Bounty hunting is DIY law enforcement with an Old West twist.
by Sean Chaffin
For more than a century, American bounty hunters have returned fugitives to face justice. It’s a demanding job that was upheld by an 1873 Supreme Court decision that grants broad rights to a person who provides bail for someone accused of a crime.
Today most bounty hunters are employed by bail bondsmen and are paid a percentage of the bail money put up by the fugitive. A bounty hunter’s authority varies by state, but in general, he or she is a private citizen who has authority to enter a bonded person’s home and request assistance from law enforcement if he knows a fugitive’s location.
Many states require bounty hunters to be licensed peace officers, security officers, private investigators, or—in Texas, Connecticut, Arizona, California, Iowa, and Louisiana—actual bounty hunters. Some states, like Alaska and Alabama, grant wide latitude to bondsmen and/or private citizens to arrest fugitives, but Louisiana, for instance, requires bounty hunters to wear special clothing that identifies them. The only states or jurisdictions to completely ban the profession in any form are Kentucky, Illinois, Oregon, and Washington D.C.
Collectively, bounty hunters catch an estimated 31,500 bail jumpers per year, about 90 percent of which are fugitives on the lam. The Professional Bail Agents of the United States estimates that 15,500 people make their livings as bail bondmen.
G.R. Hester, 63, is a professional bounty hunter who grew up as a ranch cowboy in Amarillo, Texas. He has a knack for finding people who don’t want to be found and took up bounty hunting after moving to Wichita Falls, Texas, in the 1980s.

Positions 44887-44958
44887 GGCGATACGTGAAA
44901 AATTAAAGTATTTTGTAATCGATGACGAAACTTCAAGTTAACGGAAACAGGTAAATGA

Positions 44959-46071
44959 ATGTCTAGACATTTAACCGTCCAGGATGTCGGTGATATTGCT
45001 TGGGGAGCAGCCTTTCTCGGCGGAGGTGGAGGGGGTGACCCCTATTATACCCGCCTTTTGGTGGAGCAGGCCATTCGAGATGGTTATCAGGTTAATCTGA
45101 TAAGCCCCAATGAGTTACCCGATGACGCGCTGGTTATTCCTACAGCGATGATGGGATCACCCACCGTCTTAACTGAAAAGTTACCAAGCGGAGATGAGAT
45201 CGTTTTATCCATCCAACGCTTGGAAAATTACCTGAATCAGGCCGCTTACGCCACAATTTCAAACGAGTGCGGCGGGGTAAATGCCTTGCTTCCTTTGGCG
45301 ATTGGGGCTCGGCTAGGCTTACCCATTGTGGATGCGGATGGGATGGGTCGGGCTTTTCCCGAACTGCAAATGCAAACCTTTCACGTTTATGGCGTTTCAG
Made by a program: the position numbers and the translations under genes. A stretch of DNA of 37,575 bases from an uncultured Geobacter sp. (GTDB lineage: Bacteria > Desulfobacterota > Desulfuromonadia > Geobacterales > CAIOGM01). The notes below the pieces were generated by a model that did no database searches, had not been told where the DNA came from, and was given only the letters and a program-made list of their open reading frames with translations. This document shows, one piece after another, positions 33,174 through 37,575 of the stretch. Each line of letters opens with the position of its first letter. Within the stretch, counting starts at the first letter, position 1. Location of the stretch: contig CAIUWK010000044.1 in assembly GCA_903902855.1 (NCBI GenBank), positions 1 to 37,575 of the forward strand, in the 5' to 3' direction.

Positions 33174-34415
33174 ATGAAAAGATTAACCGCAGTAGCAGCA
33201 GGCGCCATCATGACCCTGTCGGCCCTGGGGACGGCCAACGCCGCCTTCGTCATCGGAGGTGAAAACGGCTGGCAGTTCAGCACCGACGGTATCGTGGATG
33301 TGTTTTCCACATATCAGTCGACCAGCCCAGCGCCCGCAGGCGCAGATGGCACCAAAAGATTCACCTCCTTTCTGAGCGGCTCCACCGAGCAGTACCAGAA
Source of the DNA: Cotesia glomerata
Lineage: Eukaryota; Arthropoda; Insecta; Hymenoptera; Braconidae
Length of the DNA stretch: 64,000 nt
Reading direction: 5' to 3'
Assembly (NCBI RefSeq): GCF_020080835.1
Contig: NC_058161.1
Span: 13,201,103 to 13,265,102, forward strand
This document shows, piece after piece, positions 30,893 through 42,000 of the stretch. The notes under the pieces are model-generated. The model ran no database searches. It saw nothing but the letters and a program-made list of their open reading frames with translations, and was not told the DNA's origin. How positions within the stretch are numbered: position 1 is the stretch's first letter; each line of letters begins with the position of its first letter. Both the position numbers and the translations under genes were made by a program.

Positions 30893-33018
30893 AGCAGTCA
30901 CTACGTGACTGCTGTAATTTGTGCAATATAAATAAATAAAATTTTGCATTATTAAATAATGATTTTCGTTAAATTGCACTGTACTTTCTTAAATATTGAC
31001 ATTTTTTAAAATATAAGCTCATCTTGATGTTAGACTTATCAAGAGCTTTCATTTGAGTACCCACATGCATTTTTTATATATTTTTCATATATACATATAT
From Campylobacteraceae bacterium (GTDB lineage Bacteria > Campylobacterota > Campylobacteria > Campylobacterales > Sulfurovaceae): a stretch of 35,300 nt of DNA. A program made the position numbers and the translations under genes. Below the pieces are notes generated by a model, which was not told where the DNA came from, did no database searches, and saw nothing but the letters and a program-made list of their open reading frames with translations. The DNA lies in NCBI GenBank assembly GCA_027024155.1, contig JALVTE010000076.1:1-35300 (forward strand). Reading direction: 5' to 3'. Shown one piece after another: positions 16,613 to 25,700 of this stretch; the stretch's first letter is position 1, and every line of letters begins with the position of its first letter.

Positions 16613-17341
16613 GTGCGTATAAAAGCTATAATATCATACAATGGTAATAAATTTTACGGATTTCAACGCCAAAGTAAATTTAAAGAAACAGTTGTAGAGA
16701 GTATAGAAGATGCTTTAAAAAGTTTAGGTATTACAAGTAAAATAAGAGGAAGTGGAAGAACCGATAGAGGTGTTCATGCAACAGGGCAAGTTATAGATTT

Hester and his team recently found one of Texoma’s (Texas and Oklahoma) most wanted criminals when they spotted the methamphetamine trafficker in a known Wichita Falls drug house. After also sighting three large men in the house, Hester decided it was better to use brains, not brawn, and wait for the suspect to emerge. When she finally did, it was tricky to identify her to make the apprehension.
“She came out disguised as a guy, wearing glasses and a Washington Redskins jacket,” he says.
Despite taking precautions, such as using backup and notifying law enforcement, bounty hunting is still a risky job. “I’ve got a hole through my left lung that doctors said missed my heart by a quarter of an inch,” he says. “I’m all scarred up on my whole left side, because most people are right-handed. I’ve had stitches in my biceps. But I’m pretty sharp. I don’t get in too much trouble. In 29 years, all I’ve had is a hole in my lung and some scars, and that’s not too bad.”
Hester has developed many connections in law enforcement over nearly three decades in the business, and often asks for backup from U.S. Marshals, police, or county sheriff departments.
The National Association of Fugitive Recovery Agents helps set industry standards, hosts national conferences, and offers apprenticeship assistance. www.fugitive-recovery.org
Professional Bail Agents of the United States provides information, education, and representation for bail agents nationwide. www.pbus.com
The Fugitive Recovery Network provides professional services relating to bail enforcement, fugitive apprehension, bail bondsmen, bounty hunters, private investigators, surety companies, and skip tracer agents. It’s also a good resource for state laws regarding bounty hunting. www.fugitiverecovery.com
The American Bail Coalition advocates for a more effective public/private sector partnership for a more responsible method of releasing defendants prior to trial.
Bounty-hunter-turned-reality-show-star Duane “Dog” Chapman’s autobiography, You Can Run, but You Can’t Hide (Hyperion, 2007), details his life. www.dogthebountyhunter.com
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